NASA hasn't developed a successful new booster in 30 years, despite about three failed attempts. Space-X has a new booster that works. Arianespace has a new booster that works. NASA has old ICBM derivatives and a "Space Launch System" proposal.

    Space-X has only 1800 employees. NASA still has 34,000. NASA does some good stuff, but it's far too big for what it accomplishes.

    • by Dyinobal (1427207) on Monday September 24, 2012 @06:33PM (#41443649)

      Space-x hasn't designed anything new. They have just refined working technology. The tech Nasa tends to work with when designing a new launch system isn't. Just look at the Aerospike engine compared to the launch system that SpaceX uses.

      Ya Nasa isn't perfect but they are hardly washed up and they are hardly useless. They face a declining budget each year and have to try find ways to make it streach and what projects should cover it. Any long reaching projects are also impossible because each administration ends up setting Nasa's goals so every four to eight years they end up marching to a new drummer.

      • by slew (2918) on Monday September 24, 2012 @07:25PM (#41444201)

        They face a declining budget each year and have to try find ways to make it streach and what projects should cover it.

        Like any far-flung political governemnt organization, not all parts of NASA are created equal.
        If you look at the "top" line budgeting for NASA, you'll see the following...

        Decreasing funding...
        Operations: FY11: $5.1B, FY12: $4.2B, FY13: $4.0B (e.g., shuttle, ISS)

        Pretty steady funding...
        Science: FY11: $4.9B, FY12: $5.0B, FY13: $4.9B (stuff like the James Web Telescope, LandSat, MSL experiments)
        Exploration: FY11: $3.8B, FY12: $3.7B, FY13: $3.9B (rover development, Orion, space commercialization grants)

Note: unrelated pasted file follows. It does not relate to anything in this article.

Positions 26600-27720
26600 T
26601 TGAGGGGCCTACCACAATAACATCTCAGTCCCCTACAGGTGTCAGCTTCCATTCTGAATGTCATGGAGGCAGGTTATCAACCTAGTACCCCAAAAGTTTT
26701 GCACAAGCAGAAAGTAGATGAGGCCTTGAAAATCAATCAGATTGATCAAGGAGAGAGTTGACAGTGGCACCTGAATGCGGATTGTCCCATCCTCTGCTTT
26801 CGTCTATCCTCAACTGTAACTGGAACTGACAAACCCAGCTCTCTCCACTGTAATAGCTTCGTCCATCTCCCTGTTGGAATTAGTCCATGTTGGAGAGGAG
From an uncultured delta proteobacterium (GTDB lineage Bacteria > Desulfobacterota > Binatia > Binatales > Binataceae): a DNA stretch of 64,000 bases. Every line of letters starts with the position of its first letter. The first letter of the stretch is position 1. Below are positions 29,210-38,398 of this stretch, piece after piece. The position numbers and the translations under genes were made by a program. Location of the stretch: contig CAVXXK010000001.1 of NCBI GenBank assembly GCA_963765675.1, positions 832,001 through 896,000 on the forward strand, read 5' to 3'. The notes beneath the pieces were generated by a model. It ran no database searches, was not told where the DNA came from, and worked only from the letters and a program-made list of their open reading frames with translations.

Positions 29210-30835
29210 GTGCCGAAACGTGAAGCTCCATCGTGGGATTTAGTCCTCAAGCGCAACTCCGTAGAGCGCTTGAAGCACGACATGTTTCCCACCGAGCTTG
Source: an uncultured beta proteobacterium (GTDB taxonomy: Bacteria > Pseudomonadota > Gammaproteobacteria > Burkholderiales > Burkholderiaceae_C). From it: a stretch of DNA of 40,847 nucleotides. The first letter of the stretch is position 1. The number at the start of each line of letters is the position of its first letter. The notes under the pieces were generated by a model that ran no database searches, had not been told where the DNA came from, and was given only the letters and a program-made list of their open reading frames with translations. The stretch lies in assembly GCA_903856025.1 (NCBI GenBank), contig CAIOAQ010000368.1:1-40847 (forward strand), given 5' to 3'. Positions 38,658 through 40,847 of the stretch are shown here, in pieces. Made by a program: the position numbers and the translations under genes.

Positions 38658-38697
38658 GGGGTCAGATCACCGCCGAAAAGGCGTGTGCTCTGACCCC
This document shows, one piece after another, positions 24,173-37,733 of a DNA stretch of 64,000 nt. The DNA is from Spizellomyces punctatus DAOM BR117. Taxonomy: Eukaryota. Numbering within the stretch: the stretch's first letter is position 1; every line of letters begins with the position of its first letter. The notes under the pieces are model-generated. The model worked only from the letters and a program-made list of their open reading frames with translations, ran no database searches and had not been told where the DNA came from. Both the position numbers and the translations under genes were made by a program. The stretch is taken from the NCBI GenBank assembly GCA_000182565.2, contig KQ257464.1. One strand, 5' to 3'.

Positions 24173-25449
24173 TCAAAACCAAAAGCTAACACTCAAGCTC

Cross Agency: FY11: $2.9B, FY12: $2.9B, FY13: $2.8B (overhead, people, buildings, pork, etc)
        Aeronautics: FY11: $530M, FY12: $570M, FY13: $550M (all that nextgen airtraffic control stuff)

        Increasing funding...
        Space Tech: FY11: $450M, FY12: $570M, FY13: $700M (all the researchy stuff you are talking about)

        Of course for longer term aggregate budgetary trends, you could also look at a wiki and you can see how your statement about "declining budgets" isn't really true at all http://en.wikipedia.org/wiki/Budget_of_NASA [wikipedia.org]

        It just seems like Nasa is getting less money since its percentage of the total federal budget has been shrinking (from 1% in the 90's to less than 0.5% today). However, in real dollars it's been about the same for a long while. Unfortunatly, the rest of the government has been getting bloated. Maybe that's the space-nerd in you feeling like Nasa is getting gyped relative to other federal spending.

        Still, getting "gyped" no excuse for not getting something from the $450-700M/year we are spending on researching new Space Tech for the last 30 years. The strategy to attempt to garner sympathy for failure by pointing out others got more help is excuse of a kindergardener... Sure there are political winds to navigate, but that's the game you have to play when the tab is being picked up by a bunch of finiky taxpayers.